A top cardinal has seemingly walked back comments made earlier this year which indicated he supported a re-assessment of church teaching on homosexuality.
Cardinal Jean-Claude Hollerich of Luxembourg made his remarks during a Vatican press conference last week concerning the next stage of the Synod on Synodality. The cardinal was asked by a right-wing outlet about an interview in which Hollerich called for a “fundamental revision” of such teachings. In the recent press conference, he clarified:
“I fully believe in the tradition of the Church. And what is important in this process is not a change of doctrine. But what is important is to listen to everybody, to listen also to the suffering of people. I think of parents, for instance, of people concerned. And to have a change not of doctrine, but a change of attitude, that we are a church where everybody can feel at home. So I am not in favor of changing any doctrine.
“I am in favor for a Church where really everybody can feel welcome. And this welcome does not mean that there cannot be discussions. This welcome does not mean that there cannot be different positions. But if we close the door on people, we push some people into despair – and that is something we do not want.”
This statement contrasts with Hollerich’s comments in the February interview, in which he said, in part:
“I also believe that we are thinking ahead here in [terms of] teaching. As the Pope has expressed in the past, this can lead to a change in doctrine. Because I believe that the sociological-scientific foundation of this teaching is no longer correct. . .I think it’s about time we did a fundamental revision of the doctrine here.”
Hollerich, who importantly is the Relator General for the Synod and heads the Commission of the Bishops’ Conferences of the European Union, is on record as largely pro-LGBTQ+. He has supported church workers in Germany’s #OutInChurch initiative, offered an openness to same-gender church blessings, condemned anti-LGBTQ+ discrimination, and defended gay priests scapegoated for the church’s sexual abuse scandal.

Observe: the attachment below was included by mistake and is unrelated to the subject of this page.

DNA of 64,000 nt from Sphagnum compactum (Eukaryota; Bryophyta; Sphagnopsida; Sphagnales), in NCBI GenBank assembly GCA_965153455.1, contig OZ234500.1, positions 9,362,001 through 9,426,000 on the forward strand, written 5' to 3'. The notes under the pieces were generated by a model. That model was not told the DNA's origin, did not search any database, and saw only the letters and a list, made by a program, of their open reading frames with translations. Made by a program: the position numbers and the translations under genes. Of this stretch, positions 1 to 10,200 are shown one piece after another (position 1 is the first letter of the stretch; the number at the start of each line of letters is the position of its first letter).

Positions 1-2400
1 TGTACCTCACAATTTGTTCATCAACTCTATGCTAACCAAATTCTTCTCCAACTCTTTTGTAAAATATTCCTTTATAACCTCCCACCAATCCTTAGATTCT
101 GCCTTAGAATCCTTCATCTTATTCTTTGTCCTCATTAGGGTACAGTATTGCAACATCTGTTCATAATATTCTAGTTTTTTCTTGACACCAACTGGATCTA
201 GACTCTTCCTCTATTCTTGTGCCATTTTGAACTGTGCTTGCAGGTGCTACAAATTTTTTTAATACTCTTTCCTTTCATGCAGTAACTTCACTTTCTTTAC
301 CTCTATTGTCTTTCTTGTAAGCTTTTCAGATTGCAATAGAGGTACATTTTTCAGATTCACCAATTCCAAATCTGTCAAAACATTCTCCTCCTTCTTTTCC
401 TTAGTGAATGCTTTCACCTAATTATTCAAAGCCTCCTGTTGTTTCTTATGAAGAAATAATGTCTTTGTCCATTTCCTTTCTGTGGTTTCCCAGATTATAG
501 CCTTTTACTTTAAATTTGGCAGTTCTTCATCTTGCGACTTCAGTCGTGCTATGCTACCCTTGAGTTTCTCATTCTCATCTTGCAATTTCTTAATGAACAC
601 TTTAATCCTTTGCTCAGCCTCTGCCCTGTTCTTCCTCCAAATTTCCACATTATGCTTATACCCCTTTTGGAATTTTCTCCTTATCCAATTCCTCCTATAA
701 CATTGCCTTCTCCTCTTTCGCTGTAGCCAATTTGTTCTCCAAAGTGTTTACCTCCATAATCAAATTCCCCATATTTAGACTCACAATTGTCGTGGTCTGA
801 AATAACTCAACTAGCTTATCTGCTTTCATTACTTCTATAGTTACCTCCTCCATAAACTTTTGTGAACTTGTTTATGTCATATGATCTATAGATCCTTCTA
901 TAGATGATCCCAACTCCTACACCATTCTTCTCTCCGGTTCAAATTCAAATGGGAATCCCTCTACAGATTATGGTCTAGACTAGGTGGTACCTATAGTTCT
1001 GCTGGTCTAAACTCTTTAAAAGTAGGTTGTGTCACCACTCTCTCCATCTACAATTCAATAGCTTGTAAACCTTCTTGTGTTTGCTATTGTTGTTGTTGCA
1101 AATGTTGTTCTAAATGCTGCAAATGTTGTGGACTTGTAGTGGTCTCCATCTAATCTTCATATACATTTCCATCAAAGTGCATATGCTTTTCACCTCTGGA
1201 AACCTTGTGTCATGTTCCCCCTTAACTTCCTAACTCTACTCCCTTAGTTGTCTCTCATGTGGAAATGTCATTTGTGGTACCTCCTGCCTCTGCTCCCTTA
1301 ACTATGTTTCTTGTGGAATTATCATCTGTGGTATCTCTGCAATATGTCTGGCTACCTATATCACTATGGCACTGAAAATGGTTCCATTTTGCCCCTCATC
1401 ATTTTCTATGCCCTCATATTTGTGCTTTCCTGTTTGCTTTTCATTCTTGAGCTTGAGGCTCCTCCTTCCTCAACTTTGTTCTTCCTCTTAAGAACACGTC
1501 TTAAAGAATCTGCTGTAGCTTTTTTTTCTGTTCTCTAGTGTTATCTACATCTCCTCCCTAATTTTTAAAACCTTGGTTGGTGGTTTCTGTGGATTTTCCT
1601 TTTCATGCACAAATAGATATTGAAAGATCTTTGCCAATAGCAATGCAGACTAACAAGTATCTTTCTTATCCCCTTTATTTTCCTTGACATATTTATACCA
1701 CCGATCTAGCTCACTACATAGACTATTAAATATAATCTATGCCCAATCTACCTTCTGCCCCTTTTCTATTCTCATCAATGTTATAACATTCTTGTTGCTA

This positive record makes the cardinal’s reversal now all the more disappointing. Cardinal Hollerich was correct the first time that the church’s teaching on homosexuality is outdated and needs a “fundamental revision” in view of contemporary scientific and social scientific insights.
But at the same time, perhaps something else was at play. Hollerich seemed more focused at the press conference on something beyond this specific question of doctrinal development. He was insistent that the church be truly listening to one another in this synodal process, and then grow from the insights gained.
If church leaders are likewise serious about proceeding this way, synod reports worldwide are making clear the inclusion of LGBTQ+ people, including changes in church teaching, are an urgent priority for many Catholics. Wherever Cardinal Hollerich finds himself personally on the question of doctrinal change, he will hopefully reflect this already changed attitude among the faithful in the Synod’s working document set to be released this fall.
—Robert Shine (he/him), New Ways Ministry, September 2, 2022
National Catholic Reporter, “Top synod cardinal: Church should change attitude, not teaching, on gay relationships“